Michael D. Swaine, director of the East Asia Program at the Quincy Institute for Responsible Statecraft, a think tank in Washington, said on Tuesday that US officials can "talk until they're blue in the face" over not supporting Taiwan independence.  

In a series of comments posted on Twitter, Swaine said China believes that the US officials' actions belie their words and regards the Pelosi trip as a "major betrayal of past limits".

Nicholas Hope, the director of the Stanford Center for International Development, said he had "fervently" hoped that Pelosi was wise enough to avoid going to Taiwan. 

"Going there would exacerbate the already delicate state of China-US relations and, I believe, would be in the interests of neither country, nor those of Taiwan," Hope told China Daily.

"Taiwan will not be more secure or more prosperous as a result of this purely symbolic visit, and a lot of bad things could happen," wrote New York Times columnist Thomas Friedman on Monday.

"It is a measure of our political dysfunction that a Democratic president cannot deter a Democratic House speaker from engaging in a diplomatic maneuver that his entire national security team — from the CIA director to the chairman of the Joint Chiefs — deemed unwise," he wrote.

In a piece titled, "Would You Go to War So Nancy Pelosi Can Visit Taiwan?", Peter Beinart wrote on "If her visit sparks a Chinese military response, and brings Washington and Beijing to the brink of war, will they (Washington politicians) enlist their kids to fight?

"It's the kind of question foreign policy commentators rarely ask. It's too impolite. And when it comes to the China debate in Washington, it's this politeness—the failure to talk in blunt, human terms about the consequences of war — that terrifies me," wrote Beinart, editor-at-large at Jewish Currents, a CNN contributor and also a CUNY journalism professor.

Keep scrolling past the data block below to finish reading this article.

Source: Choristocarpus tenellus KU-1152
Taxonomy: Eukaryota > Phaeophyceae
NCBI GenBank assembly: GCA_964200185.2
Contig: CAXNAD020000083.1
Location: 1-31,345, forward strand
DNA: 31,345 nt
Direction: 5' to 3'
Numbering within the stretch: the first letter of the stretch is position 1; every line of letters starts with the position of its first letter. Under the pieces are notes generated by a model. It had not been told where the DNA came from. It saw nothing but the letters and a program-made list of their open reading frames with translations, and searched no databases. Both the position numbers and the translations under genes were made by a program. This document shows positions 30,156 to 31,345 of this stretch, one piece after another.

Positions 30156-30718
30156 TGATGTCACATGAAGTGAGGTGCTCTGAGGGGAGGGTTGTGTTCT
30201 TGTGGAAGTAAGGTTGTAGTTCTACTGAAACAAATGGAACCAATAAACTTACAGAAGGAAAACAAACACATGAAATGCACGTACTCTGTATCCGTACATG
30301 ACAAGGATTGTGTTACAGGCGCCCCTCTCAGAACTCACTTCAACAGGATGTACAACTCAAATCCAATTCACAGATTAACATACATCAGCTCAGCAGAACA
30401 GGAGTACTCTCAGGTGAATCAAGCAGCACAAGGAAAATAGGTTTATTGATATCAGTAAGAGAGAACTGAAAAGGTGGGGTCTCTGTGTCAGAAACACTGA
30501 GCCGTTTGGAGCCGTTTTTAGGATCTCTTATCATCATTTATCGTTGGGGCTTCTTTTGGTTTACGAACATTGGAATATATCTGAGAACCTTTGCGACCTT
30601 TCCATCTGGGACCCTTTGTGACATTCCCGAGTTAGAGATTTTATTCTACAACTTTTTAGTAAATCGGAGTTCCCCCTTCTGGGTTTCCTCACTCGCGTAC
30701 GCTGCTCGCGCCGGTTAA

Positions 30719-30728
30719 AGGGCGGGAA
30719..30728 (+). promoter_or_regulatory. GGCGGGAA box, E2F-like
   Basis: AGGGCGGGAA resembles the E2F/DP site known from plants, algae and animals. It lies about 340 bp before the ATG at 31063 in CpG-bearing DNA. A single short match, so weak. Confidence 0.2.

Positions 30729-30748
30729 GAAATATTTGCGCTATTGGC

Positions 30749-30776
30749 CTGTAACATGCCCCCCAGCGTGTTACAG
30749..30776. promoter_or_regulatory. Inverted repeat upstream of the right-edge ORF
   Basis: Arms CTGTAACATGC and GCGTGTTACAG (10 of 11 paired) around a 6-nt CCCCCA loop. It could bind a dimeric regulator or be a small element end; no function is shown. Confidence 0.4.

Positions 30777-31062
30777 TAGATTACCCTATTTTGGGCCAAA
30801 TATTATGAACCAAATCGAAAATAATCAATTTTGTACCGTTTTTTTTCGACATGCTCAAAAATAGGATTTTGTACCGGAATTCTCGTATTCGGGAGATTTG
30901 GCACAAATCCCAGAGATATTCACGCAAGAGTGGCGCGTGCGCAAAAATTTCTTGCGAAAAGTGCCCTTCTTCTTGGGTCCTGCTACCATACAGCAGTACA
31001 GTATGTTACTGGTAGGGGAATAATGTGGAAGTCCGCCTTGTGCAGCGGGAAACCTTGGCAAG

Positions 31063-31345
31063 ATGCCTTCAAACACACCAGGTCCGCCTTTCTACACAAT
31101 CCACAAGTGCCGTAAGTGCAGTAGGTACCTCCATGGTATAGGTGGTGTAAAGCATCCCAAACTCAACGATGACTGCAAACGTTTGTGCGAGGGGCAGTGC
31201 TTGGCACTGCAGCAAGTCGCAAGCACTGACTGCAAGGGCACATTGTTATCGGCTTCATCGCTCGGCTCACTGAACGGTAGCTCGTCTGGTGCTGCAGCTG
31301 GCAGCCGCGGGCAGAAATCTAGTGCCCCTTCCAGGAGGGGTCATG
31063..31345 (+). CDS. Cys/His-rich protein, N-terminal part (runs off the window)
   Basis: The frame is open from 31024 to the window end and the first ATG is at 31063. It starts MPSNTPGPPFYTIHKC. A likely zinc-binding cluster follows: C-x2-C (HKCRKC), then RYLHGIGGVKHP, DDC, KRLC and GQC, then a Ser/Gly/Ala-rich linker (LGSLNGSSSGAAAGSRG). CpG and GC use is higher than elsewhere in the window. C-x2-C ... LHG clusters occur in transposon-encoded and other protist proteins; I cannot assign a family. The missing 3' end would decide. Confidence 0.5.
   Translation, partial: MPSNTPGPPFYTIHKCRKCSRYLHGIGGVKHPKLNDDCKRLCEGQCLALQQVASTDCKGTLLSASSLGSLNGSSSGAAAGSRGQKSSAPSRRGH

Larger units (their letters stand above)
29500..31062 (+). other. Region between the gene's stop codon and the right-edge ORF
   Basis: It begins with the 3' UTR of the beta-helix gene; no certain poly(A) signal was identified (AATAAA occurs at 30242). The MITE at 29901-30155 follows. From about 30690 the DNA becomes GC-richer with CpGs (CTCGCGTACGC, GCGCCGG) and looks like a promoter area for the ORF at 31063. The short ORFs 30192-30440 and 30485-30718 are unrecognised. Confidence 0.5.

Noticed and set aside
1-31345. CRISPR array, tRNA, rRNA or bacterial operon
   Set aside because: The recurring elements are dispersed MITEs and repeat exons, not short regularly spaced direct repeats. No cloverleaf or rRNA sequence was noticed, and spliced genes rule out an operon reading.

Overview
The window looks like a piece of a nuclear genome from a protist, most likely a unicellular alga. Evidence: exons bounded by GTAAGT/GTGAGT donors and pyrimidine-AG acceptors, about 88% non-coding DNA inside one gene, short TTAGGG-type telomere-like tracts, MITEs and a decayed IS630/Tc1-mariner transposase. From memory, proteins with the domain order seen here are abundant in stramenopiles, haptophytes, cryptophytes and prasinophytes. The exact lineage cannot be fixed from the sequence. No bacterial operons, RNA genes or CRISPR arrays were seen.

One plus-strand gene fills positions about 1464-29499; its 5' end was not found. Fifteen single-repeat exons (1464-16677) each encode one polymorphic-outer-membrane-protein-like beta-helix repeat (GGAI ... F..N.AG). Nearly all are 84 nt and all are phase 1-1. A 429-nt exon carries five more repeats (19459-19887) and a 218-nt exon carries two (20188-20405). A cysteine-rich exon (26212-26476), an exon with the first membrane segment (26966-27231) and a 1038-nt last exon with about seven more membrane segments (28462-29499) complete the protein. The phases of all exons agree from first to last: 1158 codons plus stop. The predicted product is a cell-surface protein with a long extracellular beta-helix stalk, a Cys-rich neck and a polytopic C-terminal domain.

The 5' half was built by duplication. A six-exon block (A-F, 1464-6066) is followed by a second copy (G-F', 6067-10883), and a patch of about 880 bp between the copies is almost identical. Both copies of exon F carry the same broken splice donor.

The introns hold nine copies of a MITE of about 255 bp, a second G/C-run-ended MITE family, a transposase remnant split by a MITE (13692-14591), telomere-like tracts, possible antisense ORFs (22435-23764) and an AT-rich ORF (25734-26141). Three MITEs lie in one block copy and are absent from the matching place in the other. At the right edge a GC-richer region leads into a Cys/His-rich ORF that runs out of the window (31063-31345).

"Could a war over Taiwan blow up the entire world? Yes. There are few Americans who know China better than J. Stapleton Roy and Chas Freeman. Roy grew up there and later returned as US ambassador. Freeman served as interpreter when Richard Nixon visited China in 1972. Both have recently warned that a conflict over Taiwan could escalate into nuclear war," Beinart said.

"How many lives are worth risking so Nancy Pelosi can visit Taiwan? It's an impolite question — one that in the coming days the US media should ask again and again."

Ted Galen Carpenter, a senior fellow in defense and foreign policy studies at the Cato Institute, wrote on on Tuesday: "In many ways, Washington's determination to press ahead with greater support for Taiwan as part of an overall containment policy directed against China is reminiscent of the blunders US officials made with respect to NATO expansion, especially the campaign to incorporate Ukraine, and Washington's tone-deaf response to Moscow's escalating complaints.

"The administration must implement a quiet retreat regarding its growing political and military ties to Taipei and adopt a less confrontational approach to Beijing,"  Carpenter said. 

"It has become increasingly obvious to PRC leaders that the United States is pursuing a full-blown anti-China containment policy, with Taiwan as the point of the spear, in a desperate effort to preserve Washington's fading strategic primacy in East Asia. 

"It is highly unlikely that Beijing will passively accept such an intrusive US presence in China's core security sphere over the long term. As the PRC's economic and military power continues to grow, Beijing's resistance to Washington's hegemonic efforts will escalate," he said.

Chang Jun in San Francisco contributed to this story.